I’ve been thinking about replacing Miniflux with Aperture + Monocle. I like the idea of using a Microsub client so that I can quickly reply, like or react to any post. The problem is that, unfortunately, aperture insists on not fetching posts for two of the websites I follow… I either write my own Microsub server, or go back to just Miniflux.

Has anyone else encountered this issue with Aperture?

On the past few days, I worked a bit on my IndieAuth implementation. Now, I am both a server and a client and you can log in on my website. There may be some posts that only logged in people can see. Besides, if I shared something with you, it will be visible under the private page.

With this, I also wrote a Go module (hacdias/indieauth) to help anyone that is using to to integrate IndieAuth on their system. πŸ˜„

I just secretly added a new section called itineraries with… well… itineraries! Some are private, as they are in the future. I quite like this functionality: I had to take some time to find some trains I took over the past two years. Fortunately, they were not that many and they were all in my e-mail. Older data I don’t have. I did not add any of the train trips I’ve done in the Netherlands, but maybe later of if I figure out NS API.

Farewell, Hugo! Hello, Eagle

In 2015, I posted an article with a very similar name to this one. At the time, I was saying goodbye to WordPress and welcoming Hugo. As with everything in life, there are cycles and things change. It’s time to turn a new page on this website’s life cycle.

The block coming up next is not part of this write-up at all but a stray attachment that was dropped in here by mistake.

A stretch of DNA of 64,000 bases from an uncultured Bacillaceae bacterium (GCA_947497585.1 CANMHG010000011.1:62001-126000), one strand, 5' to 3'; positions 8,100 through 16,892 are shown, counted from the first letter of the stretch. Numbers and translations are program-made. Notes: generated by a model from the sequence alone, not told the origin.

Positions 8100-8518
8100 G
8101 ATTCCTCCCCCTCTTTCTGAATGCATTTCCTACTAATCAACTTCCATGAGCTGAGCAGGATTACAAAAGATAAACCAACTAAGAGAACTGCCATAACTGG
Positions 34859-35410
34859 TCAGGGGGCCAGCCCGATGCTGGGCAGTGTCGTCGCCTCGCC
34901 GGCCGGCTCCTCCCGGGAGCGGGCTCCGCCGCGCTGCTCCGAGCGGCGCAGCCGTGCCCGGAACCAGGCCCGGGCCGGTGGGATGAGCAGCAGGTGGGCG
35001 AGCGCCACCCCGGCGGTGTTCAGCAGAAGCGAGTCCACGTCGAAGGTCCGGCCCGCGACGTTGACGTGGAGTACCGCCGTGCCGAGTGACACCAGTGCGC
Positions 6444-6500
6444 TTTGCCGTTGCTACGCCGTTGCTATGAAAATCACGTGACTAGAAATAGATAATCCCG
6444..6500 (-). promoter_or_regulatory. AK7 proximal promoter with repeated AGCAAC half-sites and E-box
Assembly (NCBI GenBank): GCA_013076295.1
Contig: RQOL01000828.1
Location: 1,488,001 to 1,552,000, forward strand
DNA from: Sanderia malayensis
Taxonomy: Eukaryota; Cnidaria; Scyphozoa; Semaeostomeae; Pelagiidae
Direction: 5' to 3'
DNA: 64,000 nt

Quickly added a form to my website’s dashboard to generate IndieAuth tokens on demand. This is going to be fun for some automation!

As I mentioned a few days ago, I have to decide between MeiliSearch and an SQL option. I will most likely go towards an SQL option because I need some sort of way to retrieve all the existing tags and I cannot do that with MeiliSearch unless I retrieve all posts and filter the tags.

I’m gonna be honest: I’m a bit scared of implementing this πŸ˜‚ I haven’t used SQL databases in some time and I feel like something will break at some point. However, I’m trying to avoid CGO at all costs. Maybe I’ll try the newer non-CGO SQLite options for Go, or maybe I’ll just go with Postgres.

In the series of “the new version of my CMS”: trying to decide how to save context (reply, like, repost context) and webmentions. One option, which is the one I’m using right now with Hugo, is to have a sidecar file that contains those informations. In the new non-static system, that will mean every time I need to render a post, I need to read two files at least.

The other option would be to have an “xray” folder organized in a fashion like domain.com/hashoftheurl.json and then still use the sidecar file (or even the post frontmatter) to link all the webmentions and context data. That’d require more I/O operations though.

I think I’m going with the sidecar for now. How are you storing your webmentions?

Micropub Update Parsing Uncertainties

I am creating a new Micropub endpoint for my website and I read the specification. However, while testing the update action, something unexpected happened. The specification is not quite clear to whether we should deeply-traverse the update and update field by field, or solely replace the top-level keys.